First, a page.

Ah ... the old NUXI problem. :)

> I also ran into "endian" while documenting a UNIX application. A
> subject-matter expert (SME) patiently explained it to me, though my
> impression at the time was that he was a little uncertain. Perhaps the
> uncertainty was about the explanation itself, not about his grasp of
> the concept.

> His explanation was simply that some processor chips interpret binary
> code (ones and zeroes) from the "Big end" and others "Little end." So
> a binary number that appears like 1000 to one chip would appear as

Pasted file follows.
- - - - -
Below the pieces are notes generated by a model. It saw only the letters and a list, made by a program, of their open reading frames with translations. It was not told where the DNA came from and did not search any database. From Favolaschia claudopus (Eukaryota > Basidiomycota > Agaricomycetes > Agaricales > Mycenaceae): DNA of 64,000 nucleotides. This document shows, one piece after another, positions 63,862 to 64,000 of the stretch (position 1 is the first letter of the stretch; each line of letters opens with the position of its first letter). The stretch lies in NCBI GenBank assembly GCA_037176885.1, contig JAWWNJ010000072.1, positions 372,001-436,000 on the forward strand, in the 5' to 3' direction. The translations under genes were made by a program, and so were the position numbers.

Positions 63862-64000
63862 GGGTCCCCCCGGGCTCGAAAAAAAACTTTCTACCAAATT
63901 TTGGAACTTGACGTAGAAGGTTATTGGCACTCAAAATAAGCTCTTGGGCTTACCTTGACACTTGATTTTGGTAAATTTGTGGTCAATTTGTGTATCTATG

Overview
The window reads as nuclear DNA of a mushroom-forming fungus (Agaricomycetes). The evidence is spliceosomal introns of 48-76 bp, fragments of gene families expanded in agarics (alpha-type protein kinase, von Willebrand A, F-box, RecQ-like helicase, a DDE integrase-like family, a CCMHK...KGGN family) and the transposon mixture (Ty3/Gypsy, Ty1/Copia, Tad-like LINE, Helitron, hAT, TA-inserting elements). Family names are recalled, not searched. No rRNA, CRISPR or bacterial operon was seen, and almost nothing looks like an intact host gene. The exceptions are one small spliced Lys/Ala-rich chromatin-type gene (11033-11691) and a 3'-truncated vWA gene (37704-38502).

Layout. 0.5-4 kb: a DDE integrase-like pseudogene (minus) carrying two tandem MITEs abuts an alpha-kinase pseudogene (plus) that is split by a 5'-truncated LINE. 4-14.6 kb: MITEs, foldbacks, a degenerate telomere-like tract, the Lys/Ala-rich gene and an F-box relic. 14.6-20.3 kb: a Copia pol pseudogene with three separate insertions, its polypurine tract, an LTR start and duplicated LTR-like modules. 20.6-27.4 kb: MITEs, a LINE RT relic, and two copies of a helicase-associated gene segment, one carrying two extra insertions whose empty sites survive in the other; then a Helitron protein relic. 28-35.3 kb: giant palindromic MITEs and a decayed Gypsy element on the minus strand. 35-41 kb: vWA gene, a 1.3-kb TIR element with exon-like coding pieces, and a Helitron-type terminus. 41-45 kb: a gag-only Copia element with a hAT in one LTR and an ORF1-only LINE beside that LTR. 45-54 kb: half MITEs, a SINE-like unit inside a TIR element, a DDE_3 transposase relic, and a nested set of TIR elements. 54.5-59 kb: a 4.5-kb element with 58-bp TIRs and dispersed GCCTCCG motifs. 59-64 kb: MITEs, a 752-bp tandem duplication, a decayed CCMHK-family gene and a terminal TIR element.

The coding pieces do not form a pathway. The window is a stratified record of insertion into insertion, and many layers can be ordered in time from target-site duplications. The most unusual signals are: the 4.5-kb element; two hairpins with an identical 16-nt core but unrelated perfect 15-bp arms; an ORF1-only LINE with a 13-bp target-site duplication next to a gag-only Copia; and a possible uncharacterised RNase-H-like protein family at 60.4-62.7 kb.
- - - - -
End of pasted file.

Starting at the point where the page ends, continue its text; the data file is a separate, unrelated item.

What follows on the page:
> 0001 to the other. I forget whether the big end is on the left or the
> right.

Uh ... if you are showing a binary number above, this is not quite
right. The bits *within* the byte do not change their order in the two
common ENDIAN types. It is the *order* of the bytes within memory that
the processor accesses.

And, depending on whether you are accessing the memory in 16 bit words
or 32 bit words (and presumably nowadays, in 64 bit words) the outcome
is different.

Two final comments:

1. In my documents, I call it "byte order" rather than endianness. Much
simpler and cleaner. KISS applies!

2. The term comes from Gulliver's Travels in Lilliput. The two countries
could not agree on which "end" of the egg to crack first - the big or
the little. Hence two camps ... same as in the computing world! :)


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